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Electrical consumption of two-, three- and four-wheel light-duty electric vehicles in India

TitleElectrical consumption of two-, three- and four-wheel light-duty electric vehicles in India
Publication TypeJournal Article
Year of Publication2013
AuthorsSaxena, Samveg, Anand R. Gopal, and Amol A. Phadke
JournalApplied Energy
Volume115
Pagination582-590
Date Published11/2013
Keywordselectric vehicles, india, Powertrain, transportation, Vehicle to grid
Abstract

The Government of India has recently announced the National Electric Mobility Mission Plan, which sets ambitious targets for electric vehicle deployment in India. One important barrier to substantial market penetration of EVs in India is the impact that large numbers of EVs will have on an already strained electricity grid. Properly predicting the impact of EVs on the Indian grid will allow better planning of new generation and distribution infrastructure as the EV mission is rolled out. Properly predicting the grid impacts from EVs requires information about the electrical energy consumption of different types of EVs in Indian driving conditions. This study uses detailed vehicle powertrain models to estimate per kilometer electrical consumption for electric scooters, 3-wheelers and different types of 4-wheelers in India.

The powertrain modeling methodology is validated against experimental measurements of electrical consumption for a Nissan Leaf. The model is then used to predict electrical consumption for several types of vehicles in different driving conditions. The results show that in city driving conditions, the average electrical consumption is: 33 Wh/km for the scooter, 61 Wh/km for the 3-wheeler, 84 Wh/km for the low power 4-wheeler, and 123 Wh/km for the high power 4-wheeler. For highway driving conditions, the average electrical consumption is: 133 Wh/km for the low power 4-wheeler, and 165 Wh/km for the high power 4-wheeler. The impact of variations in several parameters are modeled, including the impact of different driving conditions, different levels of loading by air conditions and other ancillary components, different total vehicle masses, and different levels of motor operating efficiency.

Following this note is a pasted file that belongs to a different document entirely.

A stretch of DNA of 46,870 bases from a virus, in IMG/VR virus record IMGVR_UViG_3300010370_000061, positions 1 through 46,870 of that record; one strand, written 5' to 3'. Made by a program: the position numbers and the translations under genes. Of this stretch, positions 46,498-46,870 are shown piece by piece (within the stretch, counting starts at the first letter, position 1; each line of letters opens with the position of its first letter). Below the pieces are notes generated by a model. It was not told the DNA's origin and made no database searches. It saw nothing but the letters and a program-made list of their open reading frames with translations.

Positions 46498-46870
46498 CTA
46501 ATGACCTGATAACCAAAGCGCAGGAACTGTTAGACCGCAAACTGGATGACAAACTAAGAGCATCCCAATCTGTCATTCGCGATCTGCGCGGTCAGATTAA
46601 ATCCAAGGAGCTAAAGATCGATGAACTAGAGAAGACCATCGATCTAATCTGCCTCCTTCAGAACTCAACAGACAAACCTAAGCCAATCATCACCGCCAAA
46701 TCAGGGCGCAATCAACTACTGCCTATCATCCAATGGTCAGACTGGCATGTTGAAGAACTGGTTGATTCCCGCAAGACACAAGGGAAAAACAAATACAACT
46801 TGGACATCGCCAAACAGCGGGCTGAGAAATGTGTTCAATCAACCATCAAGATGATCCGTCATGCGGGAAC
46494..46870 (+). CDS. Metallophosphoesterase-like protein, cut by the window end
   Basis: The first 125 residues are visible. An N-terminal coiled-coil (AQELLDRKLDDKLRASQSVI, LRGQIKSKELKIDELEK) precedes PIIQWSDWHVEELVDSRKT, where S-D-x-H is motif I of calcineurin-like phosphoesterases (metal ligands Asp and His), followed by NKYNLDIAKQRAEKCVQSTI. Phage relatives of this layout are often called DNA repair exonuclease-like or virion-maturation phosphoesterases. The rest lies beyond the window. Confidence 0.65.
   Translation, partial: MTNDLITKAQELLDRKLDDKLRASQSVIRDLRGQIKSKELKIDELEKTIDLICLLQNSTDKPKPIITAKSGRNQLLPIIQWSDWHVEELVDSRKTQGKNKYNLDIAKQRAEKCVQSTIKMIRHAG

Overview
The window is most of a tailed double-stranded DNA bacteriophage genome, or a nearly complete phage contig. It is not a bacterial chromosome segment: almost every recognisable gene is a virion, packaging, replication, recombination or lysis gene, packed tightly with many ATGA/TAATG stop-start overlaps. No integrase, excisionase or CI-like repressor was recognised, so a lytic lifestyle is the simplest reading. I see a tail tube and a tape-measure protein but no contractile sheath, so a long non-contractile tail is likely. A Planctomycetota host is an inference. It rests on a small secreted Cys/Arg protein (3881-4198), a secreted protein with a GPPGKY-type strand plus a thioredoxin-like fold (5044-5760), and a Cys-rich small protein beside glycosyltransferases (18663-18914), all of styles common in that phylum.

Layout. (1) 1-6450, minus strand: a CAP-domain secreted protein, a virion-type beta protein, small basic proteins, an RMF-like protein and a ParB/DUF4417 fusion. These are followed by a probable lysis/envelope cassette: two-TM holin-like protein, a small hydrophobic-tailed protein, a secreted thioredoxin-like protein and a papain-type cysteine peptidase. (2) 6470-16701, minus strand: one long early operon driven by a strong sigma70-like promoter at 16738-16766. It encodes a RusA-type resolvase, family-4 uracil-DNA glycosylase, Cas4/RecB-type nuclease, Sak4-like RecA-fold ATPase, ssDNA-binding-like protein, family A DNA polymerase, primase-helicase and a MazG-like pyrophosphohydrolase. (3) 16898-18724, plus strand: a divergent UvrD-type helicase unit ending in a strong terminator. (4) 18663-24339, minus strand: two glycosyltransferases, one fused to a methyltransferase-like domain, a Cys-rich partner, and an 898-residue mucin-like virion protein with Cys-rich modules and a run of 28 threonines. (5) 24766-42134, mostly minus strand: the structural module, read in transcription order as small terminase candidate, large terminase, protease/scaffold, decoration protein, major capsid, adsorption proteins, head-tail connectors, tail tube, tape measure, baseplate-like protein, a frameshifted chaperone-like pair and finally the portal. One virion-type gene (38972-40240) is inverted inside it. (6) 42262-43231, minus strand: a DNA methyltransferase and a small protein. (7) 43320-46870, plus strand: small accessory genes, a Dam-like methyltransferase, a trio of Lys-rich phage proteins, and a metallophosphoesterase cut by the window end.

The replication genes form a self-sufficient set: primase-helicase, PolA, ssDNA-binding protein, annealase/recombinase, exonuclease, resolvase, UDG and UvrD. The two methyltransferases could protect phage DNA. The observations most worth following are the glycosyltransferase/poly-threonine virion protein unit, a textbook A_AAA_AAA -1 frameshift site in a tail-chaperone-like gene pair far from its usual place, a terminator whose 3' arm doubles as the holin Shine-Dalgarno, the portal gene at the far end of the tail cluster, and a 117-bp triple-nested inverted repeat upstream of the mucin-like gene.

DOI10.1016/j.apenergy.2013.10.043